Balloon Ventures: Don’t call us microfinance! (2/3): Poverty is multi-dimensional, so should our approach be

Microfinance has failed to live up to its early promise as a tool to fight poverty. In this three-part blog series, we discuss the three major issues with current microfinance and how the Balloon model has addressed these. Part one of this blog series focussed on the financial products that Balloon offers, analysing how these are set up to avoid mission drift, a problem that has plagued other microfinance organizations.

Microfinance focuses too narrow

A second major reason why microfinance has struggled to have the desired impact is because it assumes that the only barrier to existing poverty is financial. However, poverty is a multi-dimensional problem and therefore its solution must be similarly multi-dimensional.

An article published in the Stanford Social Innovation Review (SSIR) clearly articulated this problem. The authors called for a shift from institution-centered microfinance to client-centered microfinance. This included moving away from solely providing finance to including financial education, business training, and value chain support. Health care, education and other social services were also recommended.


Client focused microfinance model proposed by Datar, Epstein & Yuthas in the SSIR (2008)

There are two components to this argument. The first is that finance alone is not enough to develop a successful business. The second is that even if entrepreneurs were to grow a successful business, other elements are required to lift individuals and their families out of poverty. Good health, access to nutritious food, and lifelong learning opportunities.

While the latter might be outside the realms of the MFI (although some innovative ideas have seen MFIs be involved in the provision of goods and services to address these needs), the former can easily be a central element of microfinance. This can include financial literacy, knowledge of business administration (e.g. record keeping), as well as strategic issues such as differentiation. Several studies have found that these additional services improve entrepreneurs’ businesses and also improve repayment statistics for MFIs.

Offering a wealth of added value on Balloon programmes

Balloon achieves much of this client-centred microfinance. As noted in the first part of this blog series, our financial products are designed with entrepreneurs in mind. This is just the tip of the iceberg. We provide considerable non-financial support to entrepreneurs as well.

On each of our programmes entrepreneurs are paired with what we refer to as Enterprise Facilitators. These are exceptional local and international youth who come from one of three sources:

  1. Volunteers recruited through the UK Government supported ICS programme
  2. Individuals recruited for the ‘Fellowship Programme’ – typically university students or recent graduates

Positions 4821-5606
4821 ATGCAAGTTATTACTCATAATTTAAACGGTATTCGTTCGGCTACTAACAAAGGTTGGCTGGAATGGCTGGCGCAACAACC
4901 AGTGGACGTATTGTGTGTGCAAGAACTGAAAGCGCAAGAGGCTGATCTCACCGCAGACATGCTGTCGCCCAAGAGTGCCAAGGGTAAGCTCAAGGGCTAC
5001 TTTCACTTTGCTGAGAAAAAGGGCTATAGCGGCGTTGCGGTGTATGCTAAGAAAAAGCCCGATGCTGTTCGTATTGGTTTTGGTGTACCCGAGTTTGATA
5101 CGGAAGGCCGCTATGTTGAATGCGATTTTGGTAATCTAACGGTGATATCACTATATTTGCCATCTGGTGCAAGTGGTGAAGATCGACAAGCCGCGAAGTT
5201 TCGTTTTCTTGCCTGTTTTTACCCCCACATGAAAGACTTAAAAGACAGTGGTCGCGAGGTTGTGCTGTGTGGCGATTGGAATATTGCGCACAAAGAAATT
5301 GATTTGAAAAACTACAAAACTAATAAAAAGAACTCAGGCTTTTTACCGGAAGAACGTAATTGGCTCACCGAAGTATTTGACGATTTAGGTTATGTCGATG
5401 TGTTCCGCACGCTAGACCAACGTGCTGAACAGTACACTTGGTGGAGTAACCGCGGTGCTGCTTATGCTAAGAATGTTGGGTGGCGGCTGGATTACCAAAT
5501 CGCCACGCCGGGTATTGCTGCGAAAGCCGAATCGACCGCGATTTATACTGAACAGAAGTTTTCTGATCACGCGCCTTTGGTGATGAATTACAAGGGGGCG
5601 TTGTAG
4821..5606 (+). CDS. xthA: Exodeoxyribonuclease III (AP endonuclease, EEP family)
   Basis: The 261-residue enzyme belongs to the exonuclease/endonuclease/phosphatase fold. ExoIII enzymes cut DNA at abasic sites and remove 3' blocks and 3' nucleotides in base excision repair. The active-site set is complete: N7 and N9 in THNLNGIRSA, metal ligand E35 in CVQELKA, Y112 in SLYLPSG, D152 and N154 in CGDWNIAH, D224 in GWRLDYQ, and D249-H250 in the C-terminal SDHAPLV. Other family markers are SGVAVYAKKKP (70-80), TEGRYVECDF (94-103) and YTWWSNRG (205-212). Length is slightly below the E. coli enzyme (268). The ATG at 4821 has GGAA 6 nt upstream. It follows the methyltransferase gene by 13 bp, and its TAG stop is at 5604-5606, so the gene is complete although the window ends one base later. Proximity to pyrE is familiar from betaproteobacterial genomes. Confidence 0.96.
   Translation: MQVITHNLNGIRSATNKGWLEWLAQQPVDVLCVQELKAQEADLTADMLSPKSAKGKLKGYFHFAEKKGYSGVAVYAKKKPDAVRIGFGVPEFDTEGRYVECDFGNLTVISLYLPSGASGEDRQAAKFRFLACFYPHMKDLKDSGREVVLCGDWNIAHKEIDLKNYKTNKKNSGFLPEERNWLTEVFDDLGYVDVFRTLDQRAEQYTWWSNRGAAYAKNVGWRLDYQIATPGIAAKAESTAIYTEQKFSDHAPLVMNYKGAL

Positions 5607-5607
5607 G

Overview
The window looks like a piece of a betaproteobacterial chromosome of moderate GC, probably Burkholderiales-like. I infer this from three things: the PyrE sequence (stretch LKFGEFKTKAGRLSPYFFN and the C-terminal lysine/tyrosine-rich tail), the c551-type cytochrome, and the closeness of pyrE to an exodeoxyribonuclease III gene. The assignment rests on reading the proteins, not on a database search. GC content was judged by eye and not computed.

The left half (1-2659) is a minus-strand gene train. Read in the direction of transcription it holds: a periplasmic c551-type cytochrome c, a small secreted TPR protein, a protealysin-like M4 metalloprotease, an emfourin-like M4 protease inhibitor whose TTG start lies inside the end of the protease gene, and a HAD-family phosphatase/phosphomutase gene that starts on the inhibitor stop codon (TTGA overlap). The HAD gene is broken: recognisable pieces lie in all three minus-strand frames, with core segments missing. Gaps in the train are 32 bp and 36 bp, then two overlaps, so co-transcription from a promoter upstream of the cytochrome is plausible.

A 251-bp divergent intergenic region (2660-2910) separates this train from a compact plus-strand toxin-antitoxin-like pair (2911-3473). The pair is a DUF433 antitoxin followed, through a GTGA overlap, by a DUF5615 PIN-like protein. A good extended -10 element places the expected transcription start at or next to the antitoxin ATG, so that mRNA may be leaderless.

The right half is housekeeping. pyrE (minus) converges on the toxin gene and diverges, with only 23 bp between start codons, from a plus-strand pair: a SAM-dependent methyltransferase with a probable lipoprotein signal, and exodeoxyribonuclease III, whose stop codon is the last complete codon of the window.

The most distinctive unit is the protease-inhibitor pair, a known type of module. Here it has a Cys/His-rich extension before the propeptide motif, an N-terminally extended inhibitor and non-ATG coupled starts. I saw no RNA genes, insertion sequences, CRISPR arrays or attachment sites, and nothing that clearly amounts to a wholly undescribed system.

3. Corporate participants (e.g. consultants or finance professionals)

These individuals spend several days in intensive training in entrepreneurship, innovation and business design before supporting entrepreneurs to deliver Balloon’s mission. We use a ‘train the trainer’ model because this allows us to reach scale faster.

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Balloon ICS volunteers taking part in an exercise during the training week.

Facilitators visit entrepreneurs’ homes and workplaces to better understand the problems entrepreneurs face. Facilitators often use tools like the Business Model Canvas to understand entrepreneurs’ businesses and how to innovate within their existing business model. Concepts like the Strategy Canvas, and the Before and After Canvas help to understand innovations in the context of the broader market. Using the Lean Start-up Approach, working groups test some of the innovations generated using a minimum viable product.


Entrepreneurs work on their BMCs in a group session with their Facilitators.

This process delivers actionable recommendations to entrepreneurs to grow their businesses. It is not uncommon to find that entrepreneurs double or triple their revenue through a Balloon programme. Apart from delivering innovations, this processes give entrepreneurs a list of tools they can employ in the future to continue to grow their business. Similarly, working groups work hard to ensure that entrepreneurs are keeping accurate financial records as well as showing entrepreneurs how they can leverage these to grow their businesses.


Flomena’s profit improved dramatically after enrolling on the Balloon programme.

In this sense, the Balloon programme often works as a form of consultancy and simultaneously business education. Both of these are critical to entrepreneur success and we have witnessed many failed businesses where these elements of an intervention are missing. As with our financial offering, the feedback from our entrepreneurs is that the non-financial support we offer is highly valued.